Written by Emily Kench. This blog post originally appeared as a feature in the Suffolk Magazine in the April issue 2017.

Spring: that glorious time of the year where we draw back the curtains, fling open the windows and once again turn our gardens into a multifunctional seasonal living room, dining room and playroom. A ‘room’ we must tend to when preparing for the lazy alfresco morning coffee, the long scone-consuming session in the ever-lasting afternoon sun, and the evenings spent entertaining on the patio with one hand strategically swatting away mosquitoes whilst cautiously cradling the gin and tonic in the other.

Whether you’re a coffee, tea or gin drinker, there’s no need to accompany your time outside with a little background music. Leave the radio, headphones and boom box inside because your garden comes with its very own soundtrack.

Photo credit: Eleanor Bentall

The low-drum-hum bass of the bumblebee vibrates around the flower beds. The pair of blue tits flitting in and out of their nest box provides a not-so-catchy but nonetheless repetitive chorus: "tsee-tsee-tsu-hu-hu-hu-hu." And the male frog hanging wistfully round the pond offers a soft, lyrical croak.

Photo credit: Grahame Madge

At least these are the sounds of spring that we experience at the RSPB Flatford Wildlife Garden. Nestled deep in the heart of Constable Country, this wildlife-friendly garden is teaming with life all year round, offering all the inspiration you will need to transform your own green patch into a wildlife oasis.

Photo credit:  Andy Hay

For the more bijoux garden, inspiration can be drawn from the small flower meadow and the flower borders full of nectar and pollen that attract an array of insects. If you have more land at your fingertips then you may be able to take inspiration from the young apple orchard and woodland gardens that host a number of resident garden birds. Even if you have no garden to hand, draw inspiration on bringing the outside in with the thoughtful kitchen garden, all designed with garden wildlife in mind.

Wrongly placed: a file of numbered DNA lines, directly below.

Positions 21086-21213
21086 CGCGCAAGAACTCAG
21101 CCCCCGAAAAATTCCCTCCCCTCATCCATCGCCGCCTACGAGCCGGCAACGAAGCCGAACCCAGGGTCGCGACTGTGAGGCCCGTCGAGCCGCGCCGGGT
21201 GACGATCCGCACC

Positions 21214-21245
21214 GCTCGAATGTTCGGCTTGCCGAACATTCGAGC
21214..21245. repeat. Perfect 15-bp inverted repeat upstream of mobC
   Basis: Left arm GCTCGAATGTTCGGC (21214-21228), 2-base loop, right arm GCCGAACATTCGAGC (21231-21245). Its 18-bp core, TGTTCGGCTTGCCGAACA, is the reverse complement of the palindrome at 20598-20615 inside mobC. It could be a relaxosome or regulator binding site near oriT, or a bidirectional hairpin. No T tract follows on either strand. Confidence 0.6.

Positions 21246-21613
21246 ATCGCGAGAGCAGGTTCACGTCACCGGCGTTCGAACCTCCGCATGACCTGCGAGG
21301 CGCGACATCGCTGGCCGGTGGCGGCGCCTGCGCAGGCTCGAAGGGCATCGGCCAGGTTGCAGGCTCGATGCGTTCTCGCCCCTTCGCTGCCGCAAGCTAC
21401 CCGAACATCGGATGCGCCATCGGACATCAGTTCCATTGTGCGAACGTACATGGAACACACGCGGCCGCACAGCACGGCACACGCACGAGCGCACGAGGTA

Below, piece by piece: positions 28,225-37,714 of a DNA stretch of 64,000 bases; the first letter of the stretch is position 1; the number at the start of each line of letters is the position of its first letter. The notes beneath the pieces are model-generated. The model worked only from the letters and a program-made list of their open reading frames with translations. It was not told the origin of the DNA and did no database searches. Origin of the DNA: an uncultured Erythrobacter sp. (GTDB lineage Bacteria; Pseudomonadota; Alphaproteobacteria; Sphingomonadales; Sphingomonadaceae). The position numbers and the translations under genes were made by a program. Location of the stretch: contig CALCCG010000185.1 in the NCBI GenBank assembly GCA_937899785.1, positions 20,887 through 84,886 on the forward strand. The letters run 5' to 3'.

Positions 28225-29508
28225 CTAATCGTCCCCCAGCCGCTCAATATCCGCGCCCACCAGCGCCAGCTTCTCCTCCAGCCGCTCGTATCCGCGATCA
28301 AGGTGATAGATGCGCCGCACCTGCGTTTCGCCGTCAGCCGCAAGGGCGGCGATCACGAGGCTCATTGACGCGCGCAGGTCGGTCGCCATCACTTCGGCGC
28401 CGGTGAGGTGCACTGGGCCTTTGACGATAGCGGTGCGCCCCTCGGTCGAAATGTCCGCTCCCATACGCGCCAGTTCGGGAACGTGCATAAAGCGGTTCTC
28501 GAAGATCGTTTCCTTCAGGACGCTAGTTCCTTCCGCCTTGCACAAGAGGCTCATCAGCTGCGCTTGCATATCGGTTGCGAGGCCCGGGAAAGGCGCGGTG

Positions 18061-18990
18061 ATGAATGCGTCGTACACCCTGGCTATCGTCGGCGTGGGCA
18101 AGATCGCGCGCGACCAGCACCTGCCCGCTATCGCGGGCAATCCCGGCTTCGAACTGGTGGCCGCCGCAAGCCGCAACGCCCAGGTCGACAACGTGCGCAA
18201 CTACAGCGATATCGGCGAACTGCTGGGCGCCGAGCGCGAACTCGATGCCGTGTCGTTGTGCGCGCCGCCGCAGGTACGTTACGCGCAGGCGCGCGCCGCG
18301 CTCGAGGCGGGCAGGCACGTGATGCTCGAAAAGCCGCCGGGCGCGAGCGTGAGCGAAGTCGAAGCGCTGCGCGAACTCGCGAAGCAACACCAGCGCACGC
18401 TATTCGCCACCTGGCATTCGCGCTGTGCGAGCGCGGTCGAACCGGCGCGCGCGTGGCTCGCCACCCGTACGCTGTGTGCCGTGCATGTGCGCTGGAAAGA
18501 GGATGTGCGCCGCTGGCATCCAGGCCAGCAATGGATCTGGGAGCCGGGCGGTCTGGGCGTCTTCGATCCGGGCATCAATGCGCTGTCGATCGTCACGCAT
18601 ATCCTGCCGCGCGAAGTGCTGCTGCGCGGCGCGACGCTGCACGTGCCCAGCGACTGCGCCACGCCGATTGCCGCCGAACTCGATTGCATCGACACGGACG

Either way, however big your green patch even the smallest of wildlife friendly gardens in the UK help give wildlife a vital network of stepping stones through the wider landscape. UK gardens covering three times more land than all RSPB nature reserves put together. So by dusting off your gardening gloves and nurturing your own local nature, you will join an army of fellow conservationists in gardens across the country all doing their bit to save wildlife.

Photo credit: Andy Hay

Before visiting Flatford Wildlife Garden, here are a few ideas to set you on your way:

Build a bee b&b: Offer solitary bees five-star accommodation by building them their very own hotel. Solitary bees don’t live in hives like honeybees. As their name suggests, these furry pollinators make their nests on their own and lay their eggs in tunnels, like in dead wood or hard soil. A bee hotel mimics these conditions. Sit and watch adult female bees find the nest on sunny days in spring. You’ll know they’re nesting if you see them flying in with pollen, with blobs of mud to create cell walls along the tube, or with bits of leaf.

Photo credit: Andy Hay

Make the perfect bird bath: Make a bird bath to give birds a safe and reliable way to find fresh water in the hot weather. Look out for birds coming for a drink or to keep their feathers clean. It’s quite a performance, so sit back and watch them having a good, splashy bath – who needs TV? You can make your birdbath at any time of year, but summer really is a critical time when water can be scarce for birds. You’ll often see blackbirds and flocks of starlings taking a dip, while wood pigeons may just sit in the water to cool off!

Photo credit: David Tipling

Build a frog and toad abode: Create an underground den where frogs, toads and newts can find safe lodging. Our amphibian friends like to hibernate in a cool, dark and damp shelter, safely away from predators. Some frogs use the mud at the bottom of ponds, but many amphibians spend the winter on land. They do like to get a little way underground if they can, so give them a helping hand by creating their very own mansion, full of cavities galore. They’ll be able to use it to sleep through winter’s worst excesses and emerge, refreshed and ready to go for a hectic spring of mating and spawning.

For full instructions on these and other ways to create a home for wildlife in your garden, visit www.rspb.org.uk/homes.

Visit Flatford Wildlife Garden

The garden is situated in the beautiful and historic hamlet of Flatford, where John Constable used to paint. It is designed to teach and inspire people to help wildlife in their own gardens. 

The RSPB hold frequent events and activities for adults and families at the garden, and hidden amongst the blooms you’ll find friendly staff and volunteers on hand to answer all your wildlife gardening questions!

Between 27 March and 3 November, the garden is open seven days a week, 10.30 am to 4.30 pm.

For more information visit www.rspb.org.uk/flatford